All disease begins in the gut. A fact check.

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Gut

In human anatomy, the intestine (bowel, or gut) is the segment of the gastrointestinal tract extending from the pyloric sphincter of the stomach to the anus and, as in other mammals. The gut is a group of organs that includes the mouth, esophagus, stomach, pancreas, liver, gallbladder, small intestine, colon, and rectum.

All disease begins in the gut. — Hippocrates

  • It is very much true that excluding genetic disorders, many chronic metabolic diseases do, in fact, begin in the gut. This has a lot to do with the different gut bacteria residing in our digestive tracts, as well as the integrity of the gut lining.
  • Microorganisms live in various sites of the human body, including the skin, nose, mouth and the gut. Around trillions of diverse and generally friendly resident microbes resides in the gut.
  • The studies have shown that each person has a distinct and highly variable composition of gut microbes. Theses microbes get established in the fetus and then explore after the birth.
  • With access to the bloodstream, daily food, and varied acidity and alkalinity along the digestive tract, the gut “really is the ideal place for a lot of organisms.”
  • Endotoxin is one of the most important bacterial components contributing to the inflammatory process. These endotoxins can sometimes “leak” through and enter the bloodstream.
  • In response to these foreign molecules, our immunity attacks on them through an inflammatory response. The inflammation is the response of the immune system to foreign invaders, toxins or cell injury.
  • A healthy gut has defense systems built in to keep pathogens out of our body, as well as mechanisms to bring in the minerals, vitamins, and antioxidants that we need.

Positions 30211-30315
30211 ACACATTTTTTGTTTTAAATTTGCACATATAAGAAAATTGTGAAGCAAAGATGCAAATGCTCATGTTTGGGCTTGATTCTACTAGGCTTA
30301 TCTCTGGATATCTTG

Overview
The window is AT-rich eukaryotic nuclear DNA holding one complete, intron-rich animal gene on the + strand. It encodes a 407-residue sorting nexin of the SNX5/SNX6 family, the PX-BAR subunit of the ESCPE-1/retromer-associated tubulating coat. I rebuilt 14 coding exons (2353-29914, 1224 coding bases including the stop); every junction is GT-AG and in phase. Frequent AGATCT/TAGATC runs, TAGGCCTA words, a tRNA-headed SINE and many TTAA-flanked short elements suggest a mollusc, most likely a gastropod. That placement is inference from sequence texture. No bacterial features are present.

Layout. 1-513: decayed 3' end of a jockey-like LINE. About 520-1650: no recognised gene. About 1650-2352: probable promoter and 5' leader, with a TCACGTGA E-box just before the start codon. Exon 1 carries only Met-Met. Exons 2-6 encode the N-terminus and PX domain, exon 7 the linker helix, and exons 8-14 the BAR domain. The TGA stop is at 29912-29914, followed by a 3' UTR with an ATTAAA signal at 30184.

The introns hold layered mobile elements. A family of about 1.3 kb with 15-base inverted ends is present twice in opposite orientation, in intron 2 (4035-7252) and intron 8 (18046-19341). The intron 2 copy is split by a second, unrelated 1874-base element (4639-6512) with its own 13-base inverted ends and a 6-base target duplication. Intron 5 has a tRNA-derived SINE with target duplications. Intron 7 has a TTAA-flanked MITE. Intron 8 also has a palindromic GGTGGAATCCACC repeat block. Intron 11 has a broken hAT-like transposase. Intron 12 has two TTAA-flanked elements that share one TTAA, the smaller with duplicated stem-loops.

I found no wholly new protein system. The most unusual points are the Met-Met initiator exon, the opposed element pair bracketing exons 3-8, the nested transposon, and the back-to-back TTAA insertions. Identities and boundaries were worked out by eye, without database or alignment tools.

Digestion as a process

Healthy people tend to have healthy digestion; conversely, if any part of your digestive system goes out of whack, the entire body can be affected.

Moving ahead, we must understand the digestive system first;

  • Digestion is the breakdown of large insoluble food molecules into small water-soluble food molecules so that they can be absorbed into the watery blood plasma. In chemical digestion, enzymes break down food into the small molecules the body can use.
  • There are 4 stages of digestion, namely, 1. Ingestion of food 2.Digestion of food in smaller pieces 3. Absorption / Assimilation of nutrients and 4. Elimination / Defecation of waste.
  • Chemical digestion, on the other hand, is a complex process that reduces food into its chemical building blocks, which are then absorbed to nourish the cells of the body.
  • Chemical digestion occurs in the stomach where HCl and pepsin form chyme, the mouth in which salivary amylase breaks down starch to form the bolus.

Signs of unhealthy Gut

The integrative naturopathic medical center has suggested few signs of you unhealthy gut.

If you do not feel well after eating;

  • You experience reflux, belching, gas, bloating, digestive pain, loose stool/diarrhea, urgency (running to the bathroom)
  • You experience constipation (fewer than one bowel movement per day and/or straining with bowel movements)
  • You see undigested food, mucus, or blood in your stool.
  • You experience acne, anxiety, depression, allergies, asthma, autoimmune diseases, fatigue, frequent illness, headaches, hormone imbalance, insomnia, eczema, weight gain, etc.

A fact check

It is now well established that a healthy gut flora is largely responsible for the overall health of the host. Our body needs a healthy gut in order to function well.

The normal gut microbiota imparts specific function in host nutrients metabolism, xenobiotic and drug metabolism, maintenance of structural integrity of the gut mucosal barrier, immunomodulation, and protection against pathogens. (1)

They aid digestion and perform other crucial tasks affecting their host human’s health.

Research is now connecting gut health – or lack of – to conditions as wide-ranging as;

  1. Obesity and Diabetes
  2. Parkinson’s Disease [2]
  3. Inflammatory bowel diseases (IBD)[3]
  4. Irritable bowel syndrome (IBS)[4]
  5. Allergic disease[5]
  6. Autoimmune diseases [6]

Keynote

This is an area of research that is rapidly developing. No clear answers have been discovered yet. Exactly how, to what extent, and what areas of human health are influenced is still in the discovery phase. 

Given these points, tune to read our next articles on Gut-health and factors affecting it.

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